In February, 2011, a landmark report by the National Assets Protection Council (NRDC) famous that diluted bitumen is “the major product” carried by the Keystone I. The proposed Keystone XL, write the report’s authors, will be devoted only to DilBit whose “combination of chemical corrosion and bodily abrasion can dramatically improve the rate of pipeline deterioration.” So think about this recipe for pipelines from hell: take thick, uncooked, corrosive, acid-ridden bitumen new energy 73 and add risky pure gasoline to propel it because the bitumen doesn’t stream by itself; next, crank up the temperatures and pressures far larger than those wanted to move bizarre crude oil (once more, to help the stuff on its approach). It would not take a rocket scientist to understand a few of the possible dangers of shifting tar sands oil on this state by means of our communities.

The Tar Sands Come to Kellogg’s
Last July, as BP’s catastrophe within the Gulf was making information across the clock, the U.S. skilled its first large DilBit moment. A part of Enbridge’s Lakehead line broke, oozing black gunk right into a tributary of the Kalamazoo River near Battle Creek, Michigan, iconic dwelling to cereal-maker Kellogg’s. Twelve hours passed before staff responded to the surge of sludge, which by then had handed from the tributary into the river itself. The dark slop could possibly be seen from financial institution to financial institution within the Kalamazoo, making its way to Lake Michigan.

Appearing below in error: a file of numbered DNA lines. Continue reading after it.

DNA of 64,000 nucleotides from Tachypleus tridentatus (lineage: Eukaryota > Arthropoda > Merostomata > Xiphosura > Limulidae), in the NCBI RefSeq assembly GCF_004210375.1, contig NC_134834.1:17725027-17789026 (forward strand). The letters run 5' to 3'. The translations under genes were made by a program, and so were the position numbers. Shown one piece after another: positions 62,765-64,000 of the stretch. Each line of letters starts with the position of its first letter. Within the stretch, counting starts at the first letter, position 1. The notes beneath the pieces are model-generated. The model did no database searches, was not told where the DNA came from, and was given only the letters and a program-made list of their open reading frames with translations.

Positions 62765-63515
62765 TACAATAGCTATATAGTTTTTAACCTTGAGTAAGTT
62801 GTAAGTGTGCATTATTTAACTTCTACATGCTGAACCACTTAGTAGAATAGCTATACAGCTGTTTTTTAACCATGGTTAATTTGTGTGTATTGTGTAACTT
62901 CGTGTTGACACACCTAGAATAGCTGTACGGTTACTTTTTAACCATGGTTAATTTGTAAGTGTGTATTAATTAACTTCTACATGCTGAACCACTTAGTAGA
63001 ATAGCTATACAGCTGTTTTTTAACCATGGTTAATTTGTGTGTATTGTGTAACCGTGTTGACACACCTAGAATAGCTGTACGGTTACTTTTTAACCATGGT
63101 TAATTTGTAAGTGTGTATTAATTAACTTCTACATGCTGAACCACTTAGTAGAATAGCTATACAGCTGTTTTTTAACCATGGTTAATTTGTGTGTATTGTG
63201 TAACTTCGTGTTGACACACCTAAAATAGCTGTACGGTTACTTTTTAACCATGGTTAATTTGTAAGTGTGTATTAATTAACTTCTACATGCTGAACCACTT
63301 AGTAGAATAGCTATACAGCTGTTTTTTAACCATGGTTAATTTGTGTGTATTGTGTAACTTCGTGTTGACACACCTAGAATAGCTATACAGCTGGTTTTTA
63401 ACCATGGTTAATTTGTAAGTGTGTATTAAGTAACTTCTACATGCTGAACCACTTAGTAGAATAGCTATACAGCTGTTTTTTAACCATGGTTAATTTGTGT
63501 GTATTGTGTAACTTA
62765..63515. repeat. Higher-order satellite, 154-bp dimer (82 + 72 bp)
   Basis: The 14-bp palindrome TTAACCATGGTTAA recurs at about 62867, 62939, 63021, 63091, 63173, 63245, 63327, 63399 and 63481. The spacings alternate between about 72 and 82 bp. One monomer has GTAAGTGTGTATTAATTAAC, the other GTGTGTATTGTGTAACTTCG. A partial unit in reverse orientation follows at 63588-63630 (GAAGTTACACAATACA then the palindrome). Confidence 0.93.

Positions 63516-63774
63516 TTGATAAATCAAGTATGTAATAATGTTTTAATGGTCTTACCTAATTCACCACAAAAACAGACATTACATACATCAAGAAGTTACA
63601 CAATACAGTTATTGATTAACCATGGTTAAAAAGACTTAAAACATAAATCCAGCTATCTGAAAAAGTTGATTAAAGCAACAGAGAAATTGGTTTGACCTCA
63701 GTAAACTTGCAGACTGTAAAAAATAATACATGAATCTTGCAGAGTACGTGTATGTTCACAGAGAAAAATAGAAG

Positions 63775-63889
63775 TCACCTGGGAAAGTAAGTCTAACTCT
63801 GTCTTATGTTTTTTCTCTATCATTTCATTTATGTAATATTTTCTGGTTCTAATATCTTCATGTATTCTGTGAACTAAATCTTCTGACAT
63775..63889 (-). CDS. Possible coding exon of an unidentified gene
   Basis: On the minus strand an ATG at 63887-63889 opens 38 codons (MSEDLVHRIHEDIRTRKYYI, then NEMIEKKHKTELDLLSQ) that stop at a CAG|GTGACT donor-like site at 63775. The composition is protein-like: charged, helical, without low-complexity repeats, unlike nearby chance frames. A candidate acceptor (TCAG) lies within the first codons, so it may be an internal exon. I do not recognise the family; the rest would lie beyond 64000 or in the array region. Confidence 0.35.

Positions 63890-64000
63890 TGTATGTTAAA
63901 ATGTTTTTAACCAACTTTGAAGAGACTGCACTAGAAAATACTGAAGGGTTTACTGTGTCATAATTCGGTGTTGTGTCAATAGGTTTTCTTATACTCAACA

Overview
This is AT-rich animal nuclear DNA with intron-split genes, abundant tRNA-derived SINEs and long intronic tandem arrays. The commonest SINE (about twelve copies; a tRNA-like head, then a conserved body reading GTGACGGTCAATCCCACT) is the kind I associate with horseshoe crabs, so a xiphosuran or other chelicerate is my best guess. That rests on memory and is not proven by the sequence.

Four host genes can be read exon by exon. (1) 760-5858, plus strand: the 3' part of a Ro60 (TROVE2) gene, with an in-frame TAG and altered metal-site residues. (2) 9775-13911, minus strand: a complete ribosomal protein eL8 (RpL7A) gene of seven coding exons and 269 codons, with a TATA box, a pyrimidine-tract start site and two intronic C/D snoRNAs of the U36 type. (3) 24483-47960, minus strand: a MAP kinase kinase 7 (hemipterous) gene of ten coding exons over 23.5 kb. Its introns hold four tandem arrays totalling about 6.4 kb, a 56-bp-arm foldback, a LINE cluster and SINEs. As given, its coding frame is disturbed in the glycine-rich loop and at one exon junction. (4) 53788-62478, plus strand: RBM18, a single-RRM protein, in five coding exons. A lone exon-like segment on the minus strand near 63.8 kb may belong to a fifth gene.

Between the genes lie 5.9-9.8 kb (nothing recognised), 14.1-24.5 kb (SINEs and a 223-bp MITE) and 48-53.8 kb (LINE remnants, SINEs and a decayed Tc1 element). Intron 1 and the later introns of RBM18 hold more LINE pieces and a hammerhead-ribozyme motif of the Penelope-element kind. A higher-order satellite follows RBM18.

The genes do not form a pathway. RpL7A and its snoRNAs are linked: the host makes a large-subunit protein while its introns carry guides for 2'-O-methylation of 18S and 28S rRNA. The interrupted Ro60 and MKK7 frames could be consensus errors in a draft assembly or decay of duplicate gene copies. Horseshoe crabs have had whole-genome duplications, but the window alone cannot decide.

High levels of benzene crammed the air and native residents needed to be evacuated from their homes. When the sludge handed by Battle Creek, the Kellogg’s factory even stopped making cornflakes. The spill was arrested earlier than it may reach Lake Michigan, but not earlier than 1,000,000 gallons of DilBit had fouled a 30-mile-long stretch of the Kalamazoo, one among the most important spills in Midwest history.

This was, however, no “ordinary” oil spill, as DilBit spills are a lot more durable to wash up. As soon as DilBit hits water, the bitumen in it doesn’t float; it shortly sinks into river sediment. Exposed to sunlight, it forms a dense, sticky substance exhausting to take away from rock and soil.

Particular dredging and different gear is needed for any efficient cleanup. The booms you noticed skimming the Gulf last summer season are insufficient, and the U.S. doesn’t but have DilBit cleanup expertise. So while cleanup crews labored on the Kalamazoo and its banks after the spill was discovered, they left a complete lot of DilBit behind. Satisfactory cleanup isn’t anticipated till not less than late 2011, in accordance with the NRDC’s Susan Casey-Lefkowitz.

At the time of the Kalamazoo spill, Enbridge’s CEO, Patrick Daniels, claimed that there had by no means been a leak “of this consequence” within the company’s history. According to Enbridge’s personal stories, nevertheless, between 2000 and 2009 the corporate was
accountable for 610 pipeline spills in Canada, totaling 5.5 million gallons. (Not all had been DilBit, which makes the picture worse, not higher, since abnormal crude is less corrosive and volatile than DilBit.) In Michigan, 12 spills from Enbridge’s pipelines preceded the bigger one in the Kalamazoo.